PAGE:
For Kierkegaard the single individual is higher than the universal, which is the ethical, and is related directly to the absolute, for the ethical is applicable to humanity as a whole; it is universal, but humanity is related to the absolute (God) as a single individual and is answerable to the absolute (God). Just as the absolute is above the universal, which is to say, the ethical, so is the individual in relation to the absolute above the universal, and faith is precisely the paradox that the single individual as the single individual is higher than the universal, the individual is justified prior to the universal, it is not inferior to the universal, the individual is superior to the universal, and yet in such a manner whereby the single individual consequent upon being subordinate as the single individual to the universal now by virtue of the universal becomes the single individual who as the single individual is superior and the single individual as the single individual stands in an absolute relation to the absolute. And such a position cannot be mediated, for all mediation takes place only by virtue of the universal; it is and remains for all eternity a paradox, impervious to thought, and yet faith is this very paradox.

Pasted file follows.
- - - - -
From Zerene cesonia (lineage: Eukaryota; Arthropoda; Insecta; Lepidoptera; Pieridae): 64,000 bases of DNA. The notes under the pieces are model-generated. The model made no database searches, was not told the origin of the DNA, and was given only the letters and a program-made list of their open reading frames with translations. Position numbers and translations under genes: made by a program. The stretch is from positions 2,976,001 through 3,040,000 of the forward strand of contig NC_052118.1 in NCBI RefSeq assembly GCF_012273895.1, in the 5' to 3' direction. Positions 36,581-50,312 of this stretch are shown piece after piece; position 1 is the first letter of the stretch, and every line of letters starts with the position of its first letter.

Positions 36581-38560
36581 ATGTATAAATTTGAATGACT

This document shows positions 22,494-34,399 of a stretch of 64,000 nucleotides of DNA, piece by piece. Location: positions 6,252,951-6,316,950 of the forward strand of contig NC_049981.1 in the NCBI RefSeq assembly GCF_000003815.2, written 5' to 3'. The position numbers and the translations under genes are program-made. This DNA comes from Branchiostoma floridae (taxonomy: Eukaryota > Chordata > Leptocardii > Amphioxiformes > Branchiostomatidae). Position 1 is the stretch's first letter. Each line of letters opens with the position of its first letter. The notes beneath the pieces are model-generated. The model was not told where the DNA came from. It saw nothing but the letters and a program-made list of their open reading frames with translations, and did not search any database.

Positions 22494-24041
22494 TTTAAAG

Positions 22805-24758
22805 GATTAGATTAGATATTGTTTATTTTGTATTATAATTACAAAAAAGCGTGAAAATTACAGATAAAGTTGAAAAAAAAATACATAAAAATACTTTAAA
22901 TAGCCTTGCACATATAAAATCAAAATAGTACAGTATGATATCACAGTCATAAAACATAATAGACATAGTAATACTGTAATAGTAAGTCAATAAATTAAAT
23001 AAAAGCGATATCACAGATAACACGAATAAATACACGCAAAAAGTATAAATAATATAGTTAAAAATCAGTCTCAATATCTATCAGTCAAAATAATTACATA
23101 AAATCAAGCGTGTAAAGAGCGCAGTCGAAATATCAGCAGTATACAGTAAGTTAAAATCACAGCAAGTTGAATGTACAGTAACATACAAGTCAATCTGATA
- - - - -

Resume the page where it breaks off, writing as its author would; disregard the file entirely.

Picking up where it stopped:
The individual is related to the absolute whereas the impersonal ethical is inferior to the individual; in addition the ethical is related to the future in that it must be adhered to continually and forever; and so as far as the ethical is concerned, parental love for instance, this is a universal but the individual is higher than it; and so far as the religious is concerned, humanity is related to the absolute, which is to say, to God, who posited the ethical as universal. And so it is that when God commanded Abraham to slay his son the ethical became a temptation for him and he could have yielded to it without engaging his thought, will or his heart, and yet humanity cannot obey the universal in an attitude of servility when the absolute contravenes it; for it is the ethical (universal) versus the absolute (God), who is the one who gives the ethical; every duty is essentially duty to God, but I also have no duty to God given that the duty becomes duty by being traced back to God but in the duty itself I do not enter into relation to God, for it is a duty to love my neighbour, a duty in virtue of the fact that it is traceable back to God, but in adhering to the duty I do not enter into relation to God but to the neighbour that I love, whereby it being my duty to love God is rendered tautologous, for God in a totally abstract sense is here understood as the divine, which is to say, the universal, which is to say further, is duty, and ‘God becomes an impotent thought’.